One connecting theme in our six briefs is the ways in which the complexities of Nuclear Natures are negotiated through human social and political practices and how through those processes elements of Nuclear Natures are turned into material legacies. Sergiu Novac and Rebecca Öhnfeldt draw attention to the practices through which the relationship between nuclear power and nature is negotiated as a matter of human-animal relations in areas surrounding active nuclear power plants in Germany and Sweden. Through contributions dealing with nuclear waste management and decommissioning of nuclear power plants in the UK and Germany, Axel Sievers and Hannah Klaubert demonstrate how different processes concerning the management and containment of radiation and waste give rise to a variety of natures and temporalities. In presenting a biography of an anti-nuclear monument located in Helsinki, Finland, Marko Mikael Marila reflects on the enduring materialities of political decision-making processes regarding the planning of nuclear power production and waste management. Finally, in place of a conclusion, Anna Storm reflects more specifically on the relationship between radiation and nature.

As far as the six briefs operate in the conceptual spaces between nuclear and nature, the question arises how to write without turning the two components into caricatures? How to remain faithful to the intricacies of the phenomenon when representing Nuclear Natures in written form? In navigating Nuclear Natures, we are engaging in a style of ecological writing that Timothy Morton refers to as “ecomimesis.” Following Morton, we understand ecomimesis in three tightly interwoven ways. Firstly, ecomimesis is situatedness (Morton 2013, 5). This means that to write about nature is to write about it from within and from a point of view. What the eclecticism of our case study approach then reveals are types of thematic and temporal situatedness characterised by our individual histories and research interests.

The second sense in which we highlight ecomimesis is as a strategy of addressing contradiction and non-identity in nature (see, also, Bookchin 2022). Again, following Morton (2007, 18), “[t]he more we study it, the more we see that, beyond the fact that many different people have many different opinions about it, nature in itself flickers between things—it is both/and or neither/nor. This flickering affects how we write about it.” We find it extremely important that, in engaging in ecological writing, we are exposing some of the capacities in which certain “flickerings” of the nuclear power cycle and its relation to nature can become glossed over and simplified through forms of ideologization and aestheticization. This is why ecological writing—undeniably a form of aestheticization—operates according to a fictive as if logic: as if, for a fleeting moment, we were able to capture the essence of nature by turning those flickerings into a moving image. This image is mainly achieved using the situational “as I write” trope in the service of creating an ecological ambience rather than a literal description (Morton 2007).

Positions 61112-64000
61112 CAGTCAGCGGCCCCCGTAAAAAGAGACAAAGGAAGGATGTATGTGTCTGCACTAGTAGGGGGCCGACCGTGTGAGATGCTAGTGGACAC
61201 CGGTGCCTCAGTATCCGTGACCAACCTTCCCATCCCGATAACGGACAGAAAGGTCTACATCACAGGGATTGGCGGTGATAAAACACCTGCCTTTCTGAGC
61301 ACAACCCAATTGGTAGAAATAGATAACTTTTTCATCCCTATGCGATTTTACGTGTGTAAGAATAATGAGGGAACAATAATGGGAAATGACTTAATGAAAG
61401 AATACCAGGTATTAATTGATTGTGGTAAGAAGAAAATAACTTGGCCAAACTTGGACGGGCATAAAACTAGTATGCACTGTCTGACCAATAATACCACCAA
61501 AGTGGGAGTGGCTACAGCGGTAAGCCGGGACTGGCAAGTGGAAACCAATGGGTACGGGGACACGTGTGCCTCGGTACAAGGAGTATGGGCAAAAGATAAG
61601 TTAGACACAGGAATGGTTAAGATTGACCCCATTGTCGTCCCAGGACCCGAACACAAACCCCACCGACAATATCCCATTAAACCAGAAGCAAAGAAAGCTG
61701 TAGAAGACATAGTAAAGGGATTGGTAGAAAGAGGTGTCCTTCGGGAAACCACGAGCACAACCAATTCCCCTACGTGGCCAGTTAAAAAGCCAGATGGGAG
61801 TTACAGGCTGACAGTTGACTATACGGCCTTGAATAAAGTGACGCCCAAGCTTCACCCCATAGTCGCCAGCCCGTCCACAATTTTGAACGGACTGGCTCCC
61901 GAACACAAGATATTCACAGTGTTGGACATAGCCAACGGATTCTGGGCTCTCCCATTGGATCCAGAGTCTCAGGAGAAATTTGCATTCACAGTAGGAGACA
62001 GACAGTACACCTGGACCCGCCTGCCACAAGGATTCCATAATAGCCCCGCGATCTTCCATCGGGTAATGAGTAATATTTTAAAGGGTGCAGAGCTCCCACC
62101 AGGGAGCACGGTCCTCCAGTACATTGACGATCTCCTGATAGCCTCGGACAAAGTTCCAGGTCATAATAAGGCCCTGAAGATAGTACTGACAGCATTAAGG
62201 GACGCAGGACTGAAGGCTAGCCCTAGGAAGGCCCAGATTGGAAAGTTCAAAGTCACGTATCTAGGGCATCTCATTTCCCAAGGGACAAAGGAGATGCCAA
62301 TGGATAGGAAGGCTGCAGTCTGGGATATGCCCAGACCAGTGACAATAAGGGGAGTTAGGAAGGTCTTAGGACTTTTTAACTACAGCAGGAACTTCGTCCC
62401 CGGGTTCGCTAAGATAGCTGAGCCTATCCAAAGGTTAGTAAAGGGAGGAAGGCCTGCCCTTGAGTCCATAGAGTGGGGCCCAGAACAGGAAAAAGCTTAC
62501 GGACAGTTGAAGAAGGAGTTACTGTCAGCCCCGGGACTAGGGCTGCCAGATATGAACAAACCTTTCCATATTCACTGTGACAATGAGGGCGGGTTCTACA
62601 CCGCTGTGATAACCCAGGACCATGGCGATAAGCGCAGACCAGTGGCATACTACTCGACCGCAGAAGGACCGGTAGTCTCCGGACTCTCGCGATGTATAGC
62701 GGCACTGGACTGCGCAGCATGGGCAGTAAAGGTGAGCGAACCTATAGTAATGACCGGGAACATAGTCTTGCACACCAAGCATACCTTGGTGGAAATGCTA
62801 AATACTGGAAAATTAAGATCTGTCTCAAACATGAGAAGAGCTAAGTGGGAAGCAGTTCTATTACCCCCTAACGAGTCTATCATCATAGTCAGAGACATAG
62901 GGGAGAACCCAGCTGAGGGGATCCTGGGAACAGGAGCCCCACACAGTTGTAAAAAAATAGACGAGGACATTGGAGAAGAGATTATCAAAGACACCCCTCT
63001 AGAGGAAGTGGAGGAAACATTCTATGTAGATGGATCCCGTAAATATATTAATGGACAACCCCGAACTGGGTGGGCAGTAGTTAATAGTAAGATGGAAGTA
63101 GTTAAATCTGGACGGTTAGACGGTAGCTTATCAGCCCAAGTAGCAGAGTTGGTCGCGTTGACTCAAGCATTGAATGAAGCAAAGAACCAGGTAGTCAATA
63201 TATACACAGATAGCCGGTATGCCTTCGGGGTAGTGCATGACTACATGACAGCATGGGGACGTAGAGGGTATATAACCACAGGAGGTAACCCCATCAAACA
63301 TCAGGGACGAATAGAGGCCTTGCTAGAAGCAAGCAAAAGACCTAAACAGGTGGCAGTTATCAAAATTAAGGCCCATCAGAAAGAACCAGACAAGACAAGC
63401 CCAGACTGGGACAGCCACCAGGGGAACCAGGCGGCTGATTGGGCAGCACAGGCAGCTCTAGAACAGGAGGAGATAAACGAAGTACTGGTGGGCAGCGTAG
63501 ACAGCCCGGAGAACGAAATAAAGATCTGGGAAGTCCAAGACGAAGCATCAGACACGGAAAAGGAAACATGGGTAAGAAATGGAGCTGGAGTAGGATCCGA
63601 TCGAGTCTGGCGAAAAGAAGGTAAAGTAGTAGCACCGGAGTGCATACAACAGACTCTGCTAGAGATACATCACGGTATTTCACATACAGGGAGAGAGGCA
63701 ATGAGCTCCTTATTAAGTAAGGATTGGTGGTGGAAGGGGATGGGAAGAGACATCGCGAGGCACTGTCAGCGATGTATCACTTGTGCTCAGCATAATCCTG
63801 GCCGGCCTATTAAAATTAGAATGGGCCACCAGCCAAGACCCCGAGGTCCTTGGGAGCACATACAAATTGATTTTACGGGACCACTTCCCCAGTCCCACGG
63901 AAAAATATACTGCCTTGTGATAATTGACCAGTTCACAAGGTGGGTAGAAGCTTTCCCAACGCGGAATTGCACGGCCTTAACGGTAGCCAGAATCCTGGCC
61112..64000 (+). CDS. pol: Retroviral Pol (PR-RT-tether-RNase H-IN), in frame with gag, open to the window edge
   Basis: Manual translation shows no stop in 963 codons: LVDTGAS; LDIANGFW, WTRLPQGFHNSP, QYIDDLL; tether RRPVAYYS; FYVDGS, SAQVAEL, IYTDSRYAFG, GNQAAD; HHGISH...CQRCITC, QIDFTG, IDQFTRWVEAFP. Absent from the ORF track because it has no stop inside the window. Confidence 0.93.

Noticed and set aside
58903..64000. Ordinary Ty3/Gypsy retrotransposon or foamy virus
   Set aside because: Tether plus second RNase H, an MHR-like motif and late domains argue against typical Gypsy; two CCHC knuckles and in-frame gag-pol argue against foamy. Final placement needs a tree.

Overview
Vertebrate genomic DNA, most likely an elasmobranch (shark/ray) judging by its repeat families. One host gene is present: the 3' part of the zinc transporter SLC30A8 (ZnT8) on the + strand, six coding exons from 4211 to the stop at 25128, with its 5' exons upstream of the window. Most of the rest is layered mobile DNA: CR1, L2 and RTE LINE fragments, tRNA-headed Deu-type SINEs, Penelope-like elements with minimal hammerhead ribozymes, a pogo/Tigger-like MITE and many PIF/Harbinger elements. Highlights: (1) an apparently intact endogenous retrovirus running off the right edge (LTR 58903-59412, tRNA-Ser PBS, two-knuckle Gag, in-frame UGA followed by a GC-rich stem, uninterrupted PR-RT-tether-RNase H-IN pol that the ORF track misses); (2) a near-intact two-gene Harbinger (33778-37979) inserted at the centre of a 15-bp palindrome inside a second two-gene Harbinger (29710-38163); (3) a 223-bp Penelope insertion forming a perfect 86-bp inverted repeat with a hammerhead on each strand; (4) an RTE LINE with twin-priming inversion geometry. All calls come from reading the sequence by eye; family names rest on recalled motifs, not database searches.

Thirdly, what the situatedness and “as if” logic of ecological writing give rise to is the idea that ecomimesis is an attempt at evoking a sense of immediacy (Morton 2007, 151). With immediacy we refer to forms of empirical sensitivity and ontological responsibility, all aimed at the cultivation of an art of noticing. Important to fostering this sense of immediacy is the feeling of situatedness attained through the case study approach, not the capacity of the approach for facilitating generalisation. In shining light on the open-ended practices, agencies, and materialities that make up or could constitute these sites, practices, and phenomena, our hope is that each brief will provide an opportunity for attunement to the importance of being-there and affecting-there. Only by intensifying the immediacy of situatedness as attunement to non-identity and contradiction can one begin to understand the unfinishedness that we take to be one of the defining characters of Nuclear Natures.


Bookchin, Murray 2022. The Philosophy of Social Ecology: Essays on Dialectical Naturalism. Third Edition. Chico, CA: AK Press.

Morton, Timothy 2007. Ecology without Nature: Rethinking Environmental Aesthetics. Cambridge, MA: Harvard University Press.

Morton, Timothy 2013. Hyperobjects: Philosophy and Ecology after the End of the World. Minneapolis, MN: University of Minnesota Press.

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Project Description